Misha Milovanovich is a Belgrade-born artist living and working in London. Misha works across several mediums, from sculpture to painting and live art. Characterised by vivid colour, optical movement and energetic visual cadences, Misha's visual work fuses a diverse repertoire of images and forms. She often features discarded shards of consumerism - unloved icons of disposability and careless consumption.
Misha's work is often a symphonic abstraction. Her colourful, densely layered works are held in a state of tension between order and chaos, rational structure and spontaneity. She combines depth and surface relief, orchestrating bold contrasts of form, texture and space in her pictures. An intimate colour palette of bodily fluids - red, pink, white, black, yellow and brown - animate the writhing forms and the refracted memories of cartoonish cultural production.
A cultural polymath, Misha is constantly engaged in observing society and it’s distortions of desire, lust and attitudes to the body. Traditional techniques have been studied and absorbed and although her work is partly conceptual, it's execution always reflects these hard won technical abilities. Misha's main subject matter is emotion, so naturally her work is highly personal and biographical in ways that create a direct, emotional response from the viewer. Empathy and the universals of human experience - passion, nostalgia, desire and disgust are inescapable in her work.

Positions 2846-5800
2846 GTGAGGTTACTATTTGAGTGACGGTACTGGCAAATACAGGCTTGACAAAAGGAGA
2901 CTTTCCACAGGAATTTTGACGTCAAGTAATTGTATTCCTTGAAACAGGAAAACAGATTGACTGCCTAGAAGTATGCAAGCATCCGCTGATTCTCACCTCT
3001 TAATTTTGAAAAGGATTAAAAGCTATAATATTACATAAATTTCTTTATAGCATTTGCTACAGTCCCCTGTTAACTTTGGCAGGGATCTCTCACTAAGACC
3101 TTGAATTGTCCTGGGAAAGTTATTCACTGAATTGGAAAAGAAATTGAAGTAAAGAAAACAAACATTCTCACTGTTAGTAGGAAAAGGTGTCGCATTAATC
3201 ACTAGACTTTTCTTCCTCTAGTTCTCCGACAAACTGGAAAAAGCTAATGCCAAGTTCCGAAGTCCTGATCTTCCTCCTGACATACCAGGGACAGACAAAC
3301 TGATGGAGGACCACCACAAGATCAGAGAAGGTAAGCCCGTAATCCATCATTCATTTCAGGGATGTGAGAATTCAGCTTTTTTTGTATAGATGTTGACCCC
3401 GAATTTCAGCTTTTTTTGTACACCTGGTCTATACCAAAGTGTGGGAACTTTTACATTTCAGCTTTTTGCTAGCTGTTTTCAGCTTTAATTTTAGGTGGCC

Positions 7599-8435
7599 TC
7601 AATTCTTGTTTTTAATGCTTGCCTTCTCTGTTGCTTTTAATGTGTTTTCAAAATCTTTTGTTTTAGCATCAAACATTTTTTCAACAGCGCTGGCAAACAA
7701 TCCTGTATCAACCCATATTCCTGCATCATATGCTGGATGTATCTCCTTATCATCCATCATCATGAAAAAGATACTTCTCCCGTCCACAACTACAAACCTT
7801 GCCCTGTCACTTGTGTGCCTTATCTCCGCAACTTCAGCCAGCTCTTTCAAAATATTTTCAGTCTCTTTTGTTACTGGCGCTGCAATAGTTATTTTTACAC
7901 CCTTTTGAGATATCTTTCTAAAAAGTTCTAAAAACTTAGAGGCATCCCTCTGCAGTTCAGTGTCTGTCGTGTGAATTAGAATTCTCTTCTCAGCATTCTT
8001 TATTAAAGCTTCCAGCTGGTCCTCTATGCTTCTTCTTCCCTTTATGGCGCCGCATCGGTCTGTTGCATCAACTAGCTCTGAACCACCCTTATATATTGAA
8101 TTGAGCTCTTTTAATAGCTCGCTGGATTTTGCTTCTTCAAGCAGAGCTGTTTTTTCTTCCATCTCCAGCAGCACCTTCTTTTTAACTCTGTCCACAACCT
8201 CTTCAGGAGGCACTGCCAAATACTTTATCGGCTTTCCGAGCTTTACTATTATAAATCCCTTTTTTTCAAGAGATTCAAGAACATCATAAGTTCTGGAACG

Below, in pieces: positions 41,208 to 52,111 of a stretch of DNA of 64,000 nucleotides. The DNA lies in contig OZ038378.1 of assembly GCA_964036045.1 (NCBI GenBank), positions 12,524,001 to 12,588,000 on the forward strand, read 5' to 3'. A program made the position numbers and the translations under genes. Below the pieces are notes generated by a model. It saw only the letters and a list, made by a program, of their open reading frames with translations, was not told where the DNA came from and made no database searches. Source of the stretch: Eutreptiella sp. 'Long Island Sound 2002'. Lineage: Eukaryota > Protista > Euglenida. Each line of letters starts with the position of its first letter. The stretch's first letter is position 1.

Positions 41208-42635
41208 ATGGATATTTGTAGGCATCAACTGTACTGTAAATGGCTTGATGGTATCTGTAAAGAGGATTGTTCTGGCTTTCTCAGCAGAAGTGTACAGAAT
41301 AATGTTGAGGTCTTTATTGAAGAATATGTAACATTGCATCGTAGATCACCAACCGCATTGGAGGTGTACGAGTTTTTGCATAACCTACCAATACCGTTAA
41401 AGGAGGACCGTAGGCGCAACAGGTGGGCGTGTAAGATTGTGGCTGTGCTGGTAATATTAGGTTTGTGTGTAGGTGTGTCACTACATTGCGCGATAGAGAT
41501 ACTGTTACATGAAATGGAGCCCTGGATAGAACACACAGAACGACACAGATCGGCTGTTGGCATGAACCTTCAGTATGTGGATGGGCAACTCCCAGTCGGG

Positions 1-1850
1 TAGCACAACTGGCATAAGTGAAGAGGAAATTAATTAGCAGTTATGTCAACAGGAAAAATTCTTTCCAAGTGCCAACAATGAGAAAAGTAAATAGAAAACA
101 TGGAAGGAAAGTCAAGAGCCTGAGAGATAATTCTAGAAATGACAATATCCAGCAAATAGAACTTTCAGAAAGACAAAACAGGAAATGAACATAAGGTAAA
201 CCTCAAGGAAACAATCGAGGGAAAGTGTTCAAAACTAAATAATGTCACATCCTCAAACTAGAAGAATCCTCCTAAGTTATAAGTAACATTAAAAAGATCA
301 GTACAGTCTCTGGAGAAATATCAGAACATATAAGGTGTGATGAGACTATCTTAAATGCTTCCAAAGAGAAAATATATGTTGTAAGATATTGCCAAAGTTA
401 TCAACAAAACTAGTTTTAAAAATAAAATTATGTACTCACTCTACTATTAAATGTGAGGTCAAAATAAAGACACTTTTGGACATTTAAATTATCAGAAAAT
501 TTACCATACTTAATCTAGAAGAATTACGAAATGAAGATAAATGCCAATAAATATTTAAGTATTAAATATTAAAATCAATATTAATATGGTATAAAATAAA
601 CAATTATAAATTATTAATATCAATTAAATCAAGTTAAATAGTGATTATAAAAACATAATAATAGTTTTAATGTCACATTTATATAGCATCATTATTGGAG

Misha is herself a ‘displaced’ person, having left Serbia for London in her late teens she still carries within her a ‘stranger’s perspective’ and perceives the world as an outsider, someone ever alert to the non-verbal subtleties of communication.
Misha's artistic progenitors include her mentor Martin Kippenberger, Wassily Kandinsky and Phillip Guston as well as contemporary artists Gilbert and George, Keith Tyson, Robert Pruitt and Jim Lambie.